The State of Aloha
You’d think we would have left the Middle Ages behind us by now. And yet, out of this odd time came a principle that still haunts our courts of law. Courts in 11th-century England held that when a severe crime like murder or other killings were committed, not only would the perpetrator of the crime be punished (usually with death), but the objects that helped cause the death were blamed and confiscated by the government. The theory was based on the superstition that the object itself was evil. As a result, the government confiscated property from offenders.
Sticks, swords, horses and cows were all taken by the Crown. The practice remained in some form or another part of the legal landscape.
But while it has never left, it didn’t really take off in the 19th and 20th centuries either. That is until Richard Nixon declared a War on Drugs. In a frenzy to criminalize narcotics Congress allowed law enforcement officers and prosecutors to seize any assets related to drug offenses.
Nixon’s war escalated into Ronald Reagan’s crusade. Law enforcement’s forfeiture powers expanded even further. Any monetary transaction that could be linked back to unlawful activity was now subject to forfeiture by the federal government. Houses, vehicles, bank accounts and anything of value weren’t safe from forfeiture.
The rapid forfeiture was used to pay for government services and properties. It was so rampant that by 1984, Reagan’s attorney general bragged that it was “now possible for a drug dealer to serve time in a forfeiture-financed prison after being arrested by agents driving a forfeiture-provided automobile while working in a forfeiture-funded sting operation.”
Hawaii joined all the other states in passing its own forfeiture laws. By 1989, our Legislature passed a comprehensive forfeiture law allowing county police departments, the state Department of the Attorney General and prosecutors to seize property related to just about any criminal offense. It’s proved to be a gold mine for law enforcement. County prosecutors, the police and the state all get a share of forfeited property. In 2012, the U.S. Department of Justice reported a record total of $4.2 billion in forfeited property.
As for Hawaii’s forfeited property, check out the annual forfeiture sale at the Neal Blaisdell Center in Honolulu. It’s a semi-annual sale of items seized pursuant to our sweeping forfeiture laws. Fancy watches, sunglasses, cars and other assets that used to belong to people are for sale. The money goes directly to the state.
At first blush this all seems like a good idea. If you do the crime, not only will you do the time, but your stuff should get confiscated. Reformers, however, argue that it’s not like that.
A forfeiture proceeding can arise from felonies and petty misdemeanors. It also doesn’t have to wait for a conviction. Forfeiture can happen with nothing more than probable cause to believe a crime occurred. That’s all that you need. If the prosecution drops charges against a person, the government can still take property related to the event. Even when a defendant is exonerated, the forfeiture specter remains.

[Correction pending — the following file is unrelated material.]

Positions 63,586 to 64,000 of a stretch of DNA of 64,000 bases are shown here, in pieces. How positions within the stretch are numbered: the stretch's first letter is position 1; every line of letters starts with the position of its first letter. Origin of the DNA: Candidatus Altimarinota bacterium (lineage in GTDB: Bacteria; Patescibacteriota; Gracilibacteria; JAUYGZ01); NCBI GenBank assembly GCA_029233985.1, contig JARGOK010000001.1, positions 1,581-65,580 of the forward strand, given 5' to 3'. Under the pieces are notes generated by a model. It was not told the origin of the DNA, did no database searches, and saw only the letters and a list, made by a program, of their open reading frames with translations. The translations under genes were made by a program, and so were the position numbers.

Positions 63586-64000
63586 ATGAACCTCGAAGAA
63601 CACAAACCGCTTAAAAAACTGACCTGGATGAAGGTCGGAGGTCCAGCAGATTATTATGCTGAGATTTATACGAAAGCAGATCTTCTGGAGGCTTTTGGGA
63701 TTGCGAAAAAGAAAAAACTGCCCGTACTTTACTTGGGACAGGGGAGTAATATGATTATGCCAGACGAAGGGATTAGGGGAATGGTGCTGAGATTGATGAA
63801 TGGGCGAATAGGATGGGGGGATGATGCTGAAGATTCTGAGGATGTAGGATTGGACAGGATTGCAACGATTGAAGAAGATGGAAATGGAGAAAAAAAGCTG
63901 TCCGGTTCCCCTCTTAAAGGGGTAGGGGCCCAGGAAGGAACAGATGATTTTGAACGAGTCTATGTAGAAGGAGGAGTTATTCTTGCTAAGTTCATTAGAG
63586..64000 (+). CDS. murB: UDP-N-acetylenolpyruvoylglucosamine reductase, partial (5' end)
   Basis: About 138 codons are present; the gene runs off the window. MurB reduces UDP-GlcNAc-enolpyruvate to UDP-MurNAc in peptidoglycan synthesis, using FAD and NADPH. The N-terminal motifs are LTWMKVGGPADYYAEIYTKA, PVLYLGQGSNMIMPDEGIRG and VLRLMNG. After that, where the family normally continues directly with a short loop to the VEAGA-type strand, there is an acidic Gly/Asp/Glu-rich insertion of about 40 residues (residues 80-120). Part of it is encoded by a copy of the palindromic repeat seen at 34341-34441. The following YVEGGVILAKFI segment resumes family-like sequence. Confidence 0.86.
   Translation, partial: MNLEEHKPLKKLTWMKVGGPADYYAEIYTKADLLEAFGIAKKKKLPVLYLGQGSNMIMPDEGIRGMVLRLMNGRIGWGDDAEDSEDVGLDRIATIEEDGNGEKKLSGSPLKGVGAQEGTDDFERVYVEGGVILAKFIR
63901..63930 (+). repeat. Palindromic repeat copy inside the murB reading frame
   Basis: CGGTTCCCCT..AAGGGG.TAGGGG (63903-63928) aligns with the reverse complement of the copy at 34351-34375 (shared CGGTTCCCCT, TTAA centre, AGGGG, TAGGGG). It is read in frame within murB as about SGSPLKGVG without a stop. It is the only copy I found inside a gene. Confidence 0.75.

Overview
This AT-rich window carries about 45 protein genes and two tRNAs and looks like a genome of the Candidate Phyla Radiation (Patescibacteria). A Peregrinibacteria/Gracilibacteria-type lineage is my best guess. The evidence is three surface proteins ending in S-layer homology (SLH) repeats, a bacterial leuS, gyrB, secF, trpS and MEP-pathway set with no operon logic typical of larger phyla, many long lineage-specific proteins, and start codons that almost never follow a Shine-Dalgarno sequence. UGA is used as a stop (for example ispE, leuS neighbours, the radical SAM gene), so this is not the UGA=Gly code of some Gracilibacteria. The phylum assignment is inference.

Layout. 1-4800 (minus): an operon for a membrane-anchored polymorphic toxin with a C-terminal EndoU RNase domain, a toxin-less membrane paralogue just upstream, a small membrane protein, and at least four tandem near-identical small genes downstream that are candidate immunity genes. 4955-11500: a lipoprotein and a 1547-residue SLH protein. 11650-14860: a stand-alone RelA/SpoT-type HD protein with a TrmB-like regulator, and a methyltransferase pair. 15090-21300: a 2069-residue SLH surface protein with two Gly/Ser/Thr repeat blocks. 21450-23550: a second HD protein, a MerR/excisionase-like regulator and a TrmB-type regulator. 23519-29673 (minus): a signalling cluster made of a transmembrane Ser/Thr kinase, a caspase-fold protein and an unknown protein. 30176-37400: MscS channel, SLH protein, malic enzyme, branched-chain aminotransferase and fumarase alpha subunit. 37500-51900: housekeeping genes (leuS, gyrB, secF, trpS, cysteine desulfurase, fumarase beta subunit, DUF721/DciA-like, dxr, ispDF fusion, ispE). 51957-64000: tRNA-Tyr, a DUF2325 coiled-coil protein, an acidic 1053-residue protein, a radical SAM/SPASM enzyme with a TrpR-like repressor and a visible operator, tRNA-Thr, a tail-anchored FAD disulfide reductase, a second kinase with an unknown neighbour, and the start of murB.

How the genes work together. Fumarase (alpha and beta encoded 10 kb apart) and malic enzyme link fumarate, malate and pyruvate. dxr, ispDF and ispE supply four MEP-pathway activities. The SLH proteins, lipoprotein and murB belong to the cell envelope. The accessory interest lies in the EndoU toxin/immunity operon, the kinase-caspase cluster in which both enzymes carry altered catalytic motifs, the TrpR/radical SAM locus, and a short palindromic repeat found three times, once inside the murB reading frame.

After decades of expansive powers to the police across the country, reform is starting to solidify. This year, the Legislature passed a bill that put a modest limit on forfeiture powers. It would require a criminal conviction for a felony offense before the government could take property. And even then the money wouldn’t be split between the police and the county. All of it would go to the general fund and stay out of police coffers.
Prosecutors and police departments rose up against this bill. They raised the old Reaganite justification for the laws: It’s tough on crime (even when the prosecution doesn’t bring a crime) and raises money for law enforcement. The Legislature was not convinced.
The Legislature found that “civil asset forfeiture frequently leaves innocent citizens deprived of personal property without having ever been charged or convicted of any crime. This amounts to government-sponsored theft.”
But things have hit a snag this week. Gov. David Ige announced that he plans to veto this modest reform. Siding with law enforcement, Ige announced that civil forfeiture is an effective and critical law enforcement tool. He said he was “proud of our law enforcement” and announced that “we don’t see the kind of abuse that occurs in other states.” In 2018, however, an audit revealed that more than a quarter of seized property were closed without a criminal conviction.
The struggle isn’t over though. The governor could still change his mind and let the bill pass without his signature. And even if he does veto it, the Legislature could always try to override the veto and at least try to move out of the Middle Ages.
* Ben Lowenthal is a trial and appellate lawyer, currently with the Office of the Public Defender, who grew up on Maui. His email is email@example.com. “The State of Aloha” alternates Fridays with Sarah Ruppenthal’s “Neighbors.”